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Jason Kenney, seen on Wednesday in Calgary, is one of several key Conservatives who is not competing for the national party’s leadership after announcing he was going to campaign to lead Alberta’s Progressive Conservatives.

Jeff McIntosh/THE CANADIAN PRESS

Alberta may be known as the birthplace of the modern Conservative party, but it appears few Albertans are intent on giving the party new life.

Only one MP from Alberta, Deepak Obhrai, has declared his intention to run for Conservative Party leader – and few are touting him as a credible successor to Stephen Harper. Currently there are only four official leadership contenders: Ontario MPs Tony Clement, Kellie Leitch and Michael Chong, and Quebec MP Maxime Bernier.

And although party members don't choose their new leader until next May 27, it seems less and less likely that an Albertan will lead the party into the 2019 election.

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That could be because the most high profile choice – Conservative MP Jason Kenney – has chosen to "unite the right" in Alberta and run provincially for the Progressive Conservative leadership. Or it could be because party members believe the way to beat Prime Minister Justin Trudeau's Liberals and win power again is to branch out from the geographical legacy of Mr. Harper, a Calgarian by way of Toronto.

Or it could simply be that, faced with another term or more in opposition, no one wants the job.

"There's a vacuum right across the leadership," said Duane Bratt, chair and professor at Mount Royal University's department of policy studies in Calgary.

"A lot of the big hitters, for one reason or another, are out of the picture."

That includes Mr. Kenney, Edmonton's interim leader Rona Ambrose, who is forbidden from running according to party rules, as well as one-time big names such as former cabinet minister Jim Prentice, whose own foray into Alberta politics ended in stunning defeat.

Two-term Calgary MP Michelle Rempel, who made a pitch for interim leader in a joint bid with Quebec MP Denis Lebel, is seen as another potential leadership candidate. Ms. Rempel, a 36-year-old former minister of state, is well-regarded in caucus, although Conservatives say they haven't heard of any organization efforts under way, as one would expect from a rookie leadership entrant. Ms. Rempel did not respond to a request for comment.

The West, albeit not Alberta, may yet see representation: Saskatchewan MP Andrew Scheer, the former Speaker of the Commons, is also considering a bid and will make his decision this fall. The father of five, who grew up in Ottawa, said he doesn't think it matters where a candidate comes from.

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"These things tend to come down to personal style, personal approach, leadership qualities, and vision for the party," Mr. Scheer said.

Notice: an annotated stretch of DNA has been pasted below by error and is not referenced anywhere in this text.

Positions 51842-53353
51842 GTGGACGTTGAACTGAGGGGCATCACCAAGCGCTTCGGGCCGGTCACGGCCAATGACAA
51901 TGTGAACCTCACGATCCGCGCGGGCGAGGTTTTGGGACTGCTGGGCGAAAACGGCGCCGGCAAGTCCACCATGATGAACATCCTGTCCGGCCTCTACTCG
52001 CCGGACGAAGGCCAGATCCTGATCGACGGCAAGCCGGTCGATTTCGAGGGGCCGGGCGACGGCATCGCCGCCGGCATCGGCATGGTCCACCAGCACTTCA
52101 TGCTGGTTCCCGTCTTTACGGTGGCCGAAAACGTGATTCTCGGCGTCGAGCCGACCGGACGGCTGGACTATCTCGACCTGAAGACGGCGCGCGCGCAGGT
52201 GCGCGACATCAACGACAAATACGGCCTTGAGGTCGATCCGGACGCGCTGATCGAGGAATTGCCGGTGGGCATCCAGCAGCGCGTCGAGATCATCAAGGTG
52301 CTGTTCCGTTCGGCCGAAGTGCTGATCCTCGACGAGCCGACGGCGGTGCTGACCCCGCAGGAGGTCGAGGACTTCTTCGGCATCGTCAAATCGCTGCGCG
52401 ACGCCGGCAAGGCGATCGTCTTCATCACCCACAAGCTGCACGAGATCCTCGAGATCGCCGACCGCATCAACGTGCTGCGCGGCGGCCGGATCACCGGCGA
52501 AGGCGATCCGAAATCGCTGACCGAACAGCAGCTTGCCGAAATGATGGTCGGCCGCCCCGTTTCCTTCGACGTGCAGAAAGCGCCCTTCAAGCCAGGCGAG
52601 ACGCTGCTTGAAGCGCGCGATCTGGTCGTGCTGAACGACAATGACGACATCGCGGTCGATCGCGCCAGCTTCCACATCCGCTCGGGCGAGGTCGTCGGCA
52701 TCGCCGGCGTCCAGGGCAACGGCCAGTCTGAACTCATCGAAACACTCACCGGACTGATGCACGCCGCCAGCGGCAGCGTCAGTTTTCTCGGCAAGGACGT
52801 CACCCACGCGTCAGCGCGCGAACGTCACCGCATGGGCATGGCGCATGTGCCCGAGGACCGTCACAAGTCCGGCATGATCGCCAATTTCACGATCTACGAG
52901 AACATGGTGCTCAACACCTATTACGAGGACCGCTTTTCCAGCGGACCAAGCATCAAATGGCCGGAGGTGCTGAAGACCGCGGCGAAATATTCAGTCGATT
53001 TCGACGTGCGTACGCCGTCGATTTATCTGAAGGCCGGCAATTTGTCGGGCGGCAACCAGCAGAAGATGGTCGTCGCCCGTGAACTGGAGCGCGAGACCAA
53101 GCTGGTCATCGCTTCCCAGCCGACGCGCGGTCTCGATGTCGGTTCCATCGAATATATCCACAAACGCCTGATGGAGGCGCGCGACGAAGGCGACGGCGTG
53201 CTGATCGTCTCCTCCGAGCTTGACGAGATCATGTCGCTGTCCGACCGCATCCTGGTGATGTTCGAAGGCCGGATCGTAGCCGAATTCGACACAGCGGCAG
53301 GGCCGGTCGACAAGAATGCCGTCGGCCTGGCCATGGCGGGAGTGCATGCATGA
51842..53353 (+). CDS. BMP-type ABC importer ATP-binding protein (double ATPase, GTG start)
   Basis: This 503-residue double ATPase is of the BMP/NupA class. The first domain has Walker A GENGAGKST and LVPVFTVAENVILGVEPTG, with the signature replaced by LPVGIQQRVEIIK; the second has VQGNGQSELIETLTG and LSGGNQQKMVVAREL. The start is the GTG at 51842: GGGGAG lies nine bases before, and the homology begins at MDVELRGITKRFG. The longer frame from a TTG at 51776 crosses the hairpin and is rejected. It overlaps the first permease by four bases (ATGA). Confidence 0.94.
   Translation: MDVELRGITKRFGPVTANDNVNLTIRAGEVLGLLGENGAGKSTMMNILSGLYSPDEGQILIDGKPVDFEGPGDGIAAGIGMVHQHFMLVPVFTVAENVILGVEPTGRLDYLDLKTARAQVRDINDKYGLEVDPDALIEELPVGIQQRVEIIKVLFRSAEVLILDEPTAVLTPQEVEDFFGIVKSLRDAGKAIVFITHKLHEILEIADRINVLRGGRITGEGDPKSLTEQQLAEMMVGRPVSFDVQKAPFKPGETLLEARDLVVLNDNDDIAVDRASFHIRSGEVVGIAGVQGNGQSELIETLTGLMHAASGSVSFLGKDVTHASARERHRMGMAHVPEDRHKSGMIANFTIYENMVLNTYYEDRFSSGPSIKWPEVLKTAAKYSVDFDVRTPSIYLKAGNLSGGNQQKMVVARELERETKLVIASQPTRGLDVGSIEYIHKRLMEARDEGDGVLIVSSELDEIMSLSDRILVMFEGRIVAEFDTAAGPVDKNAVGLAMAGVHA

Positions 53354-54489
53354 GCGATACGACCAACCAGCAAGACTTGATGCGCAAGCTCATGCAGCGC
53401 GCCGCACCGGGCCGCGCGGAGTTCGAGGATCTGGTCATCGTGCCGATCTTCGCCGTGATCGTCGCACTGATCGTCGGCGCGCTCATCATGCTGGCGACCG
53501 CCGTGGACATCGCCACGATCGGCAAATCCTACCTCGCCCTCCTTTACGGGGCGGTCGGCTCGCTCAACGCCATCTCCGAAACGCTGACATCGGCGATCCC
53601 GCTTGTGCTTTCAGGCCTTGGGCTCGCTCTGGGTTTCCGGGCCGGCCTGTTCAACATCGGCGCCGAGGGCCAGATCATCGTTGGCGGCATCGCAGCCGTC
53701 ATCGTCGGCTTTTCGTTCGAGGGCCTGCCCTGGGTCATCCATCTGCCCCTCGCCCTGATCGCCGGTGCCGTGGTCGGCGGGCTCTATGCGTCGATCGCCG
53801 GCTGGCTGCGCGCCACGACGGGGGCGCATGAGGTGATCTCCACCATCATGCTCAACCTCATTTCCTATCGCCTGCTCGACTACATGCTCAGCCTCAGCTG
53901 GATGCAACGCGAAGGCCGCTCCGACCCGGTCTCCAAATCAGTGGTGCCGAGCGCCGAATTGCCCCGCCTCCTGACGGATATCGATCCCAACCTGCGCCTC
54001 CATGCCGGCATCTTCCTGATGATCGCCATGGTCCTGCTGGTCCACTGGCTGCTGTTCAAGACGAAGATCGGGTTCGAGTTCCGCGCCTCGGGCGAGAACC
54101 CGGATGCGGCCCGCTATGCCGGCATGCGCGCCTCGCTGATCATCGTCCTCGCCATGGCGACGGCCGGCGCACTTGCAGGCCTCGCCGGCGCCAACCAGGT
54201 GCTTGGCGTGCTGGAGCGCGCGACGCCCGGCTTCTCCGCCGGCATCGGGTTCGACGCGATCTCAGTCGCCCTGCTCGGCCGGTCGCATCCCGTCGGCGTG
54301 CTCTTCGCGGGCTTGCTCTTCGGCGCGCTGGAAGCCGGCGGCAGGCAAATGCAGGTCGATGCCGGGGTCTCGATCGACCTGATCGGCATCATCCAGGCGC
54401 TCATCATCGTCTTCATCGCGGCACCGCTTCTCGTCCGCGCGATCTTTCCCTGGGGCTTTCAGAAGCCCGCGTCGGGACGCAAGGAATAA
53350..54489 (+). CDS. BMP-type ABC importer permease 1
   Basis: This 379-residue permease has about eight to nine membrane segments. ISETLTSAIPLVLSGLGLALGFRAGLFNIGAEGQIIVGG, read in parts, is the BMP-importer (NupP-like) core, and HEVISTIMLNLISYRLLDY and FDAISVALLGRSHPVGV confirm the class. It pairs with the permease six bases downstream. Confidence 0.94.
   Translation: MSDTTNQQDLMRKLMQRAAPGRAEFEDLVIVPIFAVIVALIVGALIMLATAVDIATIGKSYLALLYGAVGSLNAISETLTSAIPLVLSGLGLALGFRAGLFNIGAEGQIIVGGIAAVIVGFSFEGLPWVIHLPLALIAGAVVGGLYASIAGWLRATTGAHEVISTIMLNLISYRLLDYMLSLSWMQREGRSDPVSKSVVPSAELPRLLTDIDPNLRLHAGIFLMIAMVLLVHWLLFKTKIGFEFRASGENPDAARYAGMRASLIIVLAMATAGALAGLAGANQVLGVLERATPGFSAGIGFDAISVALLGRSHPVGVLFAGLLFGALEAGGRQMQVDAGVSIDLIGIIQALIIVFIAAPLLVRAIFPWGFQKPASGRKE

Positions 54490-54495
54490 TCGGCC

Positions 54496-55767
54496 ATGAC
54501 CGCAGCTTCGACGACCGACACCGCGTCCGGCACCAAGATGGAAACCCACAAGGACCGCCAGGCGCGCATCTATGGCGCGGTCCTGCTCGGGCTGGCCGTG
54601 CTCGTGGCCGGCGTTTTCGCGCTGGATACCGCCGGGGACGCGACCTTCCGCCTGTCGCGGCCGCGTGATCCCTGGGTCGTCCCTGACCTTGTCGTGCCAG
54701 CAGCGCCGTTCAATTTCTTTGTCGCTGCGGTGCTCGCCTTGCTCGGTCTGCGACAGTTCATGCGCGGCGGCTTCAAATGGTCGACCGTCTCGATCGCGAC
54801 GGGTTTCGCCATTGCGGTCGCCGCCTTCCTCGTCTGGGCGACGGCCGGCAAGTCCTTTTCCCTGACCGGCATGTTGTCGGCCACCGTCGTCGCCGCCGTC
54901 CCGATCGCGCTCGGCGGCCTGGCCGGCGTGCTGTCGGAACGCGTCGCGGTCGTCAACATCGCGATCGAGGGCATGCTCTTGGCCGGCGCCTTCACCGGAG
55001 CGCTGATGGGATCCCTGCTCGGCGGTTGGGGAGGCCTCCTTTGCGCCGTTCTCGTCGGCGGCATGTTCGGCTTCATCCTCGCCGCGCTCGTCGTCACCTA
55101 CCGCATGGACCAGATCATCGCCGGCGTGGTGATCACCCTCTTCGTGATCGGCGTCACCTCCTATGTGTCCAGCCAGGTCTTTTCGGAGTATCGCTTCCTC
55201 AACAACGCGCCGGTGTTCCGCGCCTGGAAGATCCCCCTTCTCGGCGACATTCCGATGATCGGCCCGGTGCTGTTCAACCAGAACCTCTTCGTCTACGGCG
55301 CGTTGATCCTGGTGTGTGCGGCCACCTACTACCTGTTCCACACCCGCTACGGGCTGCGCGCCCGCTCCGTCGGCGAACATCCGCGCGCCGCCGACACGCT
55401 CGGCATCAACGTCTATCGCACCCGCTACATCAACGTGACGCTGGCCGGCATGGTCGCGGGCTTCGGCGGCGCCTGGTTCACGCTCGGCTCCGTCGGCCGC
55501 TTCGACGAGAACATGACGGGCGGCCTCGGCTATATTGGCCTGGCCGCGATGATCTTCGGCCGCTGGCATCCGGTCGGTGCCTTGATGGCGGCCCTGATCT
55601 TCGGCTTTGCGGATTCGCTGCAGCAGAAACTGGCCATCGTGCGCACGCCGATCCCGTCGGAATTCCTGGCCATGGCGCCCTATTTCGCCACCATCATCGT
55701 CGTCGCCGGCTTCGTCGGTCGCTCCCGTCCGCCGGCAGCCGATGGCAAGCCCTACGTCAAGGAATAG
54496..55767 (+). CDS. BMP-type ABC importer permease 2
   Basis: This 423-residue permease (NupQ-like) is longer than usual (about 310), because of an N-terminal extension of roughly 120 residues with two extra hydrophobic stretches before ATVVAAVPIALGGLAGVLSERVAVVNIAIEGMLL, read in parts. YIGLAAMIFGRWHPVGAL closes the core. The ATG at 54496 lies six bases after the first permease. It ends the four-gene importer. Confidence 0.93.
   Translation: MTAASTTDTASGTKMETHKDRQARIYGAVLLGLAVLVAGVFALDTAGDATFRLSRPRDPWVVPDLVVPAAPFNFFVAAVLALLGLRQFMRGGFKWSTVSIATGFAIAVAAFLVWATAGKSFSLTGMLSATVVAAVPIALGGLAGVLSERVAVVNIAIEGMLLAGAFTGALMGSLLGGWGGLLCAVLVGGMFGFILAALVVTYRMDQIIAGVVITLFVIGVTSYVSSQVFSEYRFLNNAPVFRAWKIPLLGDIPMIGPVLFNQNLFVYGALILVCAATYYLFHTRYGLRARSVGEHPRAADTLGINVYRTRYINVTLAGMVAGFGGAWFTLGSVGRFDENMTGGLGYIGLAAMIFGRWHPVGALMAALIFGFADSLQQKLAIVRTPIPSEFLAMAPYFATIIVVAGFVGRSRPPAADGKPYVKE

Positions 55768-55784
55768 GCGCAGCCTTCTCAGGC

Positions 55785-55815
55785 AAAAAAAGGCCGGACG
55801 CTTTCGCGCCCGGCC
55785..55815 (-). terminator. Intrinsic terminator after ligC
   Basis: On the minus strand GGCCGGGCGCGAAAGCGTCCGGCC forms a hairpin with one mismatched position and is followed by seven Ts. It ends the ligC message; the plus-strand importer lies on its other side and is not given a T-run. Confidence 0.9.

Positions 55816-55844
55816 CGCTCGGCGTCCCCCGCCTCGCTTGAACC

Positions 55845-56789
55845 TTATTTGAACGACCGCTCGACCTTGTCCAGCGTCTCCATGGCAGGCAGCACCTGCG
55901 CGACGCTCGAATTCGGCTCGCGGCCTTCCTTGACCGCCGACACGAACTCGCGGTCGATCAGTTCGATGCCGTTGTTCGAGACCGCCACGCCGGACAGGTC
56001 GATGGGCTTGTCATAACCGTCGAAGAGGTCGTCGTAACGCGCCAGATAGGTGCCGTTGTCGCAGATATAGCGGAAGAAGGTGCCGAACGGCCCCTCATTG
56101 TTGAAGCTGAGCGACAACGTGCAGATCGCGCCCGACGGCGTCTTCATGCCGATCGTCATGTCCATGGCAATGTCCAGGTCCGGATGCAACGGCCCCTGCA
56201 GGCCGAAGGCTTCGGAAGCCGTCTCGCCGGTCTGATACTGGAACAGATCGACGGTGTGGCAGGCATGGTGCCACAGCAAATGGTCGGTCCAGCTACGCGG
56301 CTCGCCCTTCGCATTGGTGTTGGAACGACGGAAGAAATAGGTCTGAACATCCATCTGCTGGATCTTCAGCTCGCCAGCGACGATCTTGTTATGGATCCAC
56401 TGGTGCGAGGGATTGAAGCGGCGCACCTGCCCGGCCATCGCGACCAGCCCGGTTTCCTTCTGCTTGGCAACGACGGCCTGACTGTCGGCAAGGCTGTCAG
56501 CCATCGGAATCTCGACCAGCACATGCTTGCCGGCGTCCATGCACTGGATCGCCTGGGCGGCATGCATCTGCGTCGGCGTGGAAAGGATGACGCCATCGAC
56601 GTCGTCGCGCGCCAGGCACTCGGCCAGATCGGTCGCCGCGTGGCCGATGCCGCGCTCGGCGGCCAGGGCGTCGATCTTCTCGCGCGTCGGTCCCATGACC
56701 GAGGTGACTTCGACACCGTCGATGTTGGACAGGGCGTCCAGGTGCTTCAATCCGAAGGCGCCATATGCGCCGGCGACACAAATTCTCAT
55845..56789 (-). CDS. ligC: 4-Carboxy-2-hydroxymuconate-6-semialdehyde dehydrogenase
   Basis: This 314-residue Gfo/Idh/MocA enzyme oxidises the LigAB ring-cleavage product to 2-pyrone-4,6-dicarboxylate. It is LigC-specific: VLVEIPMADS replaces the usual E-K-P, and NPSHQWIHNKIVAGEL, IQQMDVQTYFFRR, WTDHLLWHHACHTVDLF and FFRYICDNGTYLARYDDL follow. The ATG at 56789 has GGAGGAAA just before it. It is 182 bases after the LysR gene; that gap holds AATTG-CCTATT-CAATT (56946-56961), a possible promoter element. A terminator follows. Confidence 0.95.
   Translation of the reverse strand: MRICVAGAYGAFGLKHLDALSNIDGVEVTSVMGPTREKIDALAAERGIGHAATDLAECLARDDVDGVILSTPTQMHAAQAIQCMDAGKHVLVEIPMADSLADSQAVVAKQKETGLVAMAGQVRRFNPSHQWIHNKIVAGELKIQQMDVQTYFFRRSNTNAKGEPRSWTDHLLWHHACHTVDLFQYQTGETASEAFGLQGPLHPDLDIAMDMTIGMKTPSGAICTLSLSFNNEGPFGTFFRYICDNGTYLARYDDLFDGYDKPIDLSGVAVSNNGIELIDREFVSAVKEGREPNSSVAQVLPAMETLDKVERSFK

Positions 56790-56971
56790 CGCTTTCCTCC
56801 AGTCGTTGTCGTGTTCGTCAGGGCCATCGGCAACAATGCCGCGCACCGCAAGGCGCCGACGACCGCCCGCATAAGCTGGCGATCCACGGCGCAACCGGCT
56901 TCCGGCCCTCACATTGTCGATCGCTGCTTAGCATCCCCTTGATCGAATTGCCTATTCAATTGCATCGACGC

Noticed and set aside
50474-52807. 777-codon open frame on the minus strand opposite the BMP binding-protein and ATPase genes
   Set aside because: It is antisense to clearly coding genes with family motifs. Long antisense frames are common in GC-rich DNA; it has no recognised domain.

"I don't know how important regional concerns will be."

For some, Mr. Kenney's decision not to join the federal race was the best thing to happen to the Conservative Party.

"The nightmare scenario was there would be a leadership convention and the new leader would be another middle-aged white male from Calgary," said Roger Gibbins, a senior fellow and past president of the Canada West Foundation, a public policy organization.

"You can't build on that."

Former Conservative MP Monte Solberg, who represented Medicine Hat, for 15 years, said for some in the party, there is an "inherent reluctance" to elect somebody from Alberta again.

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"People do represent a point of view when they come from a province, and there will be lots of people arguing, and there already are, that this time leaders should come from central Canada or from Atlantic Canada," he said.

One of the clear front-runners is former cabinet minister Peter MacKay, who hails from Nova Scotia. But the father of two young children, who left politics to work in a Toronto law firm, has yet to make a decision. Former cabinet minister Lisa Raitt, who represents the Toronto-area riding of Milton, is also seen as a strong choice, if she decides to run.

Although the roots of the party lay out west, many feel the key to forming government lies in Ontario.

With its 121 seats up for grabs, the most populous province is essential for those who want to win – especially in the Greater Toronto Area known as the 905.

"We have to win in Ontario," Mr. Clement said in an interview. "If we're going to win again, you can't ignore Ontario. That's just the reality of the situation."

And just because a candidate isn't from Alberta, doesn't mean he or she isn't treated like one of its own.

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Mr. Solberg said that the recent federal Conservative Party Stampede BBQ, where Mr. Harper endorsed Mr. Kenney for PC leader, one of the most well-received guests was Mr. Bernier, known for his Libertarian and small government views.

"He's very popular here," Mr. Solberg said of the Quebec politician.

At this stage, Mr. Solberg said, the race is wide open. And that's what makes it all the more interesting.

"The field, as it is right now, there's no clear front-runner," he said.

"So everyone's got a shot."

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